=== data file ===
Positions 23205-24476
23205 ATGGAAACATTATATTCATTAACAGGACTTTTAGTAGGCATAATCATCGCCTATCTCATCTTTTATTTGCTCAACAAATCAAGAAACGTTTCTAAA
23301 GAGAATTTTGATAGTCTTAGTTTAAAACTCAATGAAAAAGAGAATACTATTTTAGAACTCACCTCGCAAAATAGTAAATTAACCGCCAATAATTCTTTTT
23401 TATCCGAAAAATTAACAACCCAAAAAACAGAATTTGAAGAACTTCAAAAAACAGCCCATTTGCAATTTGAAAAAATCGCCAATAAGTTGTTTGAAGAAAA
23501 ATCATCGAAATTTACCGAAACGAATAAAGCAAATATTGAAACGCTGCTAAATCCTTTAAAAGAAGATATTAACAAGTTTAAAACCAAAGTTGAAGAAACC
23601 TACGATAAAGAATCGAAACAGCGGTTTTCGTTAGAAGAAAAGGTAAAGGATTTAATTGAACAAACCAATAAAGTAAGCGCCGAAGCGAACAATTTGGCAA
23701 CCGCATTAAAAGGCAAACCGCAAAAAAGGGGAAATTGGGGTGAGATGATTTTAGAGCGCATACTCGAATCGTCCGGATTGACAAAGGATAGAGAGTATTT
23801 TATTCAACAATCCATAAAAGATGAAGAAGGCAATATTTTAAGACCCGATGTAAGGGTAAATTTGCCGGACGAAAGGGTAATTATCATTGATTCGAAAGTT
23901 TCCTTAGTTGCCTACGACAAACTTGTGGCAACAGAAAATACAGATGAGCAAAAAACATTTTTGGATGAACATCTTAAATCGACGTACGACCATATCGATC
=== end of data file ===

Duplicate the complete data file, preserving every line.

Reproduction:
Positions 23205-24476
23205 ATGGAAACATTATATTCATTAACAGGACTTTTAGTAGGCATAATCATCGCCTATCTCATCTTTTATTTGCTCAACAAATCAAGAAACGTTTCTAAA
23301 GAGAATTTTGATAGTCTTAGTTTAAAACTCAATGAAAAAGAGAATACTATTTTAGAACTCACCTCGCAAAATAGTAAATTAACCGCCAATAATTCTTTTT
23401 TATCCGAAAAATTAACAACCCAAAAAACAGAATTTGAAGAACTTCAAAAAACAGCCCATTTGCAATTTGAAAAAATCGCCAATAAGTTGTTTGAAGAAAA
23501 ATCATCGAAATTTACCGAAACGAATAAAGCAAATATTGAAACGCTGCTAAATCCTTTAAAAGAAGATATTAACAAGTTTAAAACCAAAGTTGAAGAAACC
23601 TACGATAAAGAATCGAAACAGCGGTTTTCGTTAGAAGAAAAGGTAAAGGATTTAATTGAACAAACCAATAAAGTAAGCGCCGAAGCGAACAATTTGGCAA
23701 CCGCATTAAAAGGCAAACCGCAAAAAAGGGGAAATTGGGGTGAGATGATTTTAGAGCGCATACTCGAATCGTCCGGATTGACAAAGGATAGAGAGTATTT
23801 TATTCAACAATCCATAAAAGATGAAGAAGGCAATATTTTAAGACCCGATGTAAGGGTAAATTTGCCGGACGAAAGGGTAATTATCATTGATTCGAAAGTT
23901 TCCTTAGTTGCCTACGACAAACTTGTGGCAACAGAAAATACAGATGAGCAAAAAACATTTTTGGATGAACATCTTAAATCGACGTACGACCATATCGATC